by mlefevre

Sunday July 27th, 2003 11:59 PM

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er... not quite. As the post above mentions, "Mozilla" in these stats already includes Netscape 6/7.

So you have 1.6% for Mozilla and Netscape 6/7 combined. 2.5% total for Netscape would be 1.6% of Mozilla/NS6/7, 0.6% Netscape 4, and 0.3% presumably for earlier or unidentified Netscapes (although given rounding errors, that could just be 0.2%).

Based on previous stats collections I've seen, that's probably 1.4% of Netscape 6/7 and 0.2% of actual Mozilla (that is, 90% of Gecko-based is Netscape 6/7), but it would be interesting to see current stats on that.

#10 Sometimes it comes down to economics ... sometimes

by JJLanng

Monday July 28th, 2003 12:21 AM

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Let me preface this by saying that I understand that a monopoly in the browser market would be disastrous for any kind of standards implementation.

But when it comes down to sheer economics, if a site builder can *better* serve 95% of his/her audience by quietly sacrificing the remaining 5%, then many site builders are going to do it. And in the cold, hard light of business/money-making who would blame them?

As long as the percentage of build time required for cross-browser implementation is higher than the actual market share using that browser, you're going to have people drawing the line close to their main market.

And remember that cross browser implementation does not just mean get it working in Mozilla. It also means Opera, Konqueror and Safari. So that 5% time remainder gets broken up into small, but very complicated pieces.

All that said, I hope the W3C specs get more specific, and that underdog browser manufacturers get it right and have their day to shine.

#31 quietly sacrificing"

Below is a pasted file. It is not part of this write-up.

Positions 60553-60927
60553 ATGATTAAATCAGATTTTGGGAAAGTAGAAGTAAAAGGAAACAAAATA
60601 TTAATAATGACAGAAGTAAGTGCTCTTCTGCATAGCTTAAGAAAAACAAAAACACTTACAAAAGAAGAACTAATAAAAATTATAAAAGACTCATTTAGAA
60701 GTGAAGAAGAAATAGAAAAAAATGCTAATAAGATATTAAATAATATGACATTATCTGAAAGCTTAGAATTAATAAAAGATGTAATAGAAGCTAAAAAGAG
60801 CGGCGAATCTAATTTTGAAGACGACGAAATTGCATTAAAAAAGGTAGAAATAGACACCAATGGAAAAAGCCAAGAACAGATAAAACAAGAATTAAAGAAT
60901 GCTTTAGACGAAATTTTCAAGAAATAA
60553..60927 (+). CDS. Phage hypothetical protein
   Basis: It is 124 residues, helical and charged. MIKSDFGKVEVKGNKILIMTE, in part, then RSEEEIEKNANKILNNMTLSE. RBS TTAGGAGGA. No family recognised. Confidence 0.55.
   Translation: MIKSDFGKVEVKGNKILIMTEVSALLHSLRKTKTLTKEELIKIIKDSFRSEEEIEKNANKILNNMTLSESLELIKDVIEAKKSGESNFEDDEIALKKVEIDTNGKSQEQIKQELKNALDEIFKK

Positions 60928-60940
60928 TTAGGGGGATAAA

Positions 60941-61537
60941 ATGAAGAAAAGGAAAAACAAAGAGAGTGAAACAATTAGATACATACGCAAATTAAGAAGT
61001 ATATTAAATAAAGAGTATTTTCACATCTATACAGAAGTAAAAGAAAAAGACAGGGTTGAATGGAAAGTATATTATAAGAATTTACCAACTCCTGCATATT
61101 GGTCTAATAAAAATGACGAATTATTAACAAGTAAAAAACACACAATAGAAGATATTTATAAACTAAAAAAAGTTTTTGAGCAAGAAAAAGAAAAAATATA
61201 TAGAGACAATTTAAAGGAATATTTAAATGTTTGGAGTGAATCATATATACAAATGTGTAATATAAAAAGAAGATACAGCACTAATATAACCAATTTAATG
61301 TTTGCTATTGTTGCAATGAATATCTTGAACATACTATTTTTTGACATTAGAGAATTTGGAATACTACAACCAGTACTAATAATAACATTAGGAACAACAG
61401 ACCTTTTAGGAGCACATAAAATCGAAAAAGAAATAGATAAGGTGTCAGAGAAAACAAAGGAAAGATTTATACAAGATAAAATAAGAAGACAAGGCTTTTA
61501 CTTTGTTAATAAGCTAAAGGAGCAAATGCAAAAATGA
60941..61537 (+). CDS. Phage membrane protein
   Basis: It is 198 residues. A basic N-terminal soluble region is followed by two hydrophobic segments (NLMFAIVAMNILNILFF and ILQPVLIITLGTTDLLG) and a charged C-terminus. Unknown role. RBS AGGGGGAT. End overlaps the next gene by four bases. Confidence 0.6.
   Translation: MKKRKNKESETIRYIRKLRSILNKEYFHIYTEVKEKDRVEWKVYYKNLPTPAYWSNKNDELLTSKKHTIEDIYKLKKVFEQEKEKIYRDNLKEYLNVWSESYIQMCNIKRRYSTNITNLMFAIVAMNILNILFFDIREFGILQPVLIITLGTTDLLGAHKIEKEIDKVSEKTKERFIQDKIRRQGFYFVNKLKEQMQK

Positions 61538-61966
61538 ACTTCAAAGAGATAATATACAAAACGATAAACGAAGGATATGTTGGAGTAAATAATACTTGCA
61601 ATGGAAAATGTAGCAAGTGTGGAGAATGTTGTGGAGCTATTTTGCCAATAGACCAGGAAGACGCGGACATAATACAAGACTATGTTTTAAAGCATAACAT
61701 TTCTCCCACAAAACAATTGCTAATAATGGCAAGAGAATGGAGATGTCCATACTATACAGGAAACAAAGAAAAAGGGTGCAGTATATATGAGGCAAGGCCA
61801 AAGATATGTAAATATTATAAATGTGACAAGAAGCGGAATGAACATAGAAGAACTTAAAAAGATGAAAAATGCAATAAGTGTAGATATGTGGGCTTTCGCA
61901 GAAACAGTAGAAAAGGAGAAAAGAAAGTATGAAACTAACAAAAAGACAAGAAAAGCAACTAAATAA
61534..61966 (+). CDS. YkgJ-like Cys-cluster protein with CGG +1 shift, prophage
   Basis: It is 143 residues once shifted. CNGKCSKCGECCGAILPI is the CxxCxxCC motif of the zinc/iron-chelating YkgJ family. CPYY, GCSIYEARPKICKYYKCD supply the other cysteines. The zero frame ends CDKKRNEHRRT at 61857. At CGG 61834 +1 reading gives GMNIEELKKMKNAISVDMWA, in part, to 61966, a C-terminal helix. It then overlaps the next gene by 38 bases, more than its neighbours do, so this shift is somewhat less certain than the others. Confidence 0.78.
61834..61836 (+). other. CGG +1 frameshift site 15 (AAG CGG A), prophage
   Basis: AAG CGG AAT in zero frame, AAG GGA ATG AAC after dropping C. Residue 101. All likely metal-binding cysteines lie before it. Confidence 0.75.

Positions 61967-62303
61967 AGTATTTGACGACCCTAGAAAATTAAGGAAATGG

by mattdm <mattdm@mattdm.org>

Monday July 28th, 2003 8:09 AM

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But when it comes down to sheer economics, if a site builder can *better* serve 95% of his/her audience by quietly sacrificing the remaining 5%, then many site builders are going to do it. And in the cold, hard light of business/money-making who would blame them?

#11 Sometimes it comes down to economics ... sometimes

by JJLanng

Monday July 28th, 2003 12:38 AM

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Let me preface this by saying that I understand that a monopoly in the browser market would be disastrous for any kind of standards implementation.

But when it comes down to sheer economics, if a site builder can *better* serve 95% of his/her audience by quietly sacrificing the remaining 5%, then many site builders are going to do it. And in the cold, hard light of business/money-making who would blame them?

As long as the percentage of build time required for cross-browser implementation is higher than the actual market share using that browser, you're going to have people drawing the line close to their main market.

And remember that cross browser implementation does not just mean get it working in Mozilla. It also means Opera, Konqueror and Safari. So that 5% time remainder gets broken up into small, but very complicated pieces.

All that said, I hope the W3C specs get more specific, and that underdog browser manufacturers get it right and have their day to shine.

#23 ...and sometimes it's laziness and ignorance.

by rzaakir

Monday July 28th, 2003 5:00 AM

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First of all, there are few <strong>practical</strong> things that you can do in IE only that can't be painlessly implemented across platforms. This build time percentage difference is not as large as many people like to make it out to be. If the site is properly designed according to standards, it will gracefully degrade into any web browser. Developers just have to lose the attitude that your website will have to look precisely the same in all web browsers.

The problem is that a lot of developers are either behind the curve or too lazy to figure out how to do these things. This handcuffs their operations when they get a large client who has a lot of Mac or UNIX systems. There are a gazillion reasons to not design exclusively for IE, and over the next few years, the people with the mentality outlined in the parent will learn them the hard way.

#32 Sometimes it comes down to false economics ...

by Mark_Watkins <markwatkins@eircom.net>

Monday July 28th, 2003 9:27 AM

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It's called a false economy. As far as I can tell from the various standards redesigns which have gone on (e.g. devedge.netscape.com, wired.com etc...) the average page size drops and the page is easier for Google et al to index (I could have sworn I read something to that effect at Meyerweb.com anyway, can't find it now though...).